i have gardened orgainically for about 20 yrs. my yard even though in a crowded city has an abundance of wildlife even though the homes around me are toxic dumps from insecticides, herbicides etc. i have my compost piles, my worm boxes. i have used Taro for removal of nitrates and other substances from my koi pond/creek setup for about 8 yrs. it does an excellent job. the koi and turtles love to eat taro every part of it is edible and it is more temperature tollerant, from a growing point then is cat tails. it is still producing leaves in 30-40 degree temp. where the cat tails quit two months ago, so they are dormant. taro does not produce the destructive runners, that the reeds do. yet i believe they produce a larger plant and better root system in the same period of time. they are contained in floating nets or perforated plastic boxes.

i don't know if you have gone to calgoncarbon.com; you will see the many, many specifically engineered grades of GAC. i prefer the acid washed coconut shell, ph neutral product for potable water. i have had better success with that product then with the coal based products. they are pricey if you purchase them, that is why i use a water treatment company to supply and change out the tanks. they refire the used gac. spent gac is considered toxic waste and can't just be dumped.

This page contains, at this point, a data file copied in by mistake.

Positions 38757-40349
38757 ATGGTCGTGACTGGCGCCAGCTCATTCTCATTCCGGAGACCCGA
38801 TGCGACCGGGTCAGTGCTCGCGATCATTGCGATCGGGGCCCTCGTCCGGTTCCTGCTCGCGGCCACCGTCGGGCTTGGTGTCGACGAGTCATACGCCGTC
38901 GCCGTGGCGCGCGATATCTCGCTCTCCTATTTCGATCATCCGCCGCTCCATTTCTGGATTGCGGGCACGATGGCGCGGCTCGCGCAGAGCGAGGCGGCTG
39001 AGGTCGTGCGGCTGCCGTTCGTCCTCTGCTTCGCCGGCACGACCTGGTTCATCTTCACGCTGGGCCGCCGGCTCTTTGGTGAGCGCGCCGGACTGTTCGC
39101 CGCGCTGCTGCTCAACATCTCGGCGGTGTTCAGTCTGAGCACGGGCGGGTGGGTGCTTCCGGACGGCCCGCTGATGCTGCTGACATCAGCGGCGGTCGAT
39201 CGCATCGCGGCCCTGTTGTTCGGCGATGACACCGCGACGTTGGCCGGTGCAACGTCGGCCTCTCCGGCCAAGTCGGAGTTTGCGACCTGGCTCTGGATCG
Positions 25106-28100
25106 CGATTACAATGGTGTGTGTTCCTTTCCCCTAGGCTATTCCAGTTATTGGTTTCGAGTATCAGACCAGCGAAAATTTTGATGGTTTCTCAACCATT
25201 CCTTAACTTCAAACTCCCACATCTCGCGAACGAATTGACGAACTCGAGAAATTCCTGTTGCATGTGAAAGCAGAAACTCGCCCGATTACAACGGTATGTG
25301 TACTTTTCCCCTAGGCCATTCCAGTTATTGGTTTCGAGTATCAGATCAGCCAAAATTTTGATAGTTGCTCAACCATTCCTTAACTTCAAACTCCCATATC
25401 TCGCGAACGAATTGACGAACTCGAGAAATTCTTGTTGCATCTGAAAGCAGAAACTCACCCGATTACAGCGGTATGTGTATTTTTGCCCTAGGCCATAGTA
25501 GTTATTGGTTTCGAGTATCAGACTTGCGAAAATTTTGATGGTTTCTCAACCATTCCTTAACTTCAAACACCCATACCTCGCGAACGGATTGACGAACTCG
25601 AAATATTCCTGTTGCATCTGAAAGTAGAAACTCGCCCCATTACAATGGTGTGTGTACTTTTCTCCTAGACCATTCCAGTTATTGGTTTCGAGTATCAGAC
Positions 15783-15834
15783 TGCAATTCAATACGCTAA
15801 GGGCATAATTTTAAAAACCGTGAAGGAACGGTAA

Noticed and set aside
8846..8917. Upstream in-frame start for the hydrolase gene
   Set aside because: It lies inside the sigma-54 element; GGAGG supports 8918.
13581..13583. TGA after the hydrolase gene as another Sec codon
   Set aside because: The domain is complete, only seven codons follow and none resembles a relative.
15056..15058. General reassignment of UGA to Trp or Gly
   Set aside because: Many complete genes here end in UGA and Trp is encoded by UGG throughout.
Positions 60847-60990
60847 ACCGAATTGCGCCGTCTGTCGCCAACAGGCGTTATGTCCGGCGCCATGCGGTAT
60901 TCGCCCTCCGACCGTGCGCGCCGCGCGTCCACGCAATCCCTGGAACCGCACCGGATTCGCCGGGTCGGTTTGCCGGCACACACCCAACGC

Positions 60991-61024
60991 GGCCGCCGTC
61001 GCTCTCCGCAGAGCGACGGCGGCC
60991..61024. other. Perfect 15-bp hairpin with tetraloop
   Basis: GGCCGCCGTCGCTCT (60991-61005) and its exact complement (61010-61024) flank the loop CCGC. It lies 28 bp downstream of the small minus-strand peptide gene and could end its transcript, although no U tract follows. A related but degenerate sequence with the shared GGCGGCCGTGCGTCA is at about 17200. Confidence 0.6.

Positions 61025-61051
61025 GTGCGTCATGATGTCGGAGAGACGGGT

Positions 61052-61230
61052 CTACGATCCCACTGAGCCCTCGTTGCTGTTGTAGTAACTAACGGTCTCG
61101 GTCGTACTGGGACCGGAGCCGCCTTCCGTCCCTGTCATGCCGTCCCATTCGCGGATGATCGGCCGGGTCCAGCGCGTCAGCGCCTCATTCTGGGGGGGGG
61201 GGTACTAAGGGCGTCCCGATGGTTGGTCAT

i wish you the best with your project. i too will be recycling my grey water, but not for food or veges. only for ornamentals. by the way several states including California will allow you a permit to reclaim your grey water.


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PostPosted: Fri Jan 07, 2011 11:57 am 
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rfeiller wrote:
expanded clay is basically inert

biochar is said to burn the roots.



Thanks, The wheat and oat farmers used to burn the fields after harvest, to be able to plow in the ashes/carbon, which adds nitrogen, etc. back into the earth. That had been stopped now because of the eco-freaks, so our farmland is going to uslessness because it can't be replenished. I think if there were less soil-depleting commercial ferts and poisons being put on our food, and more cow, sheep, chicken, and goat ferts put on our crops, we wouldn't have the problems we have now - ecoli, etc. I'm wondering if the biochar wouldn't be a good idea in trying to bring back the good soil we once had here. Yes, it would take a long time, but it probably could be done. If a program similar to the biblical 'land rest' were put into effect, that would help as well. A college in Texas ran their farms and ranches this way and succeeded in replenishing the soil where once there had been worthless farmland, only good for grazing.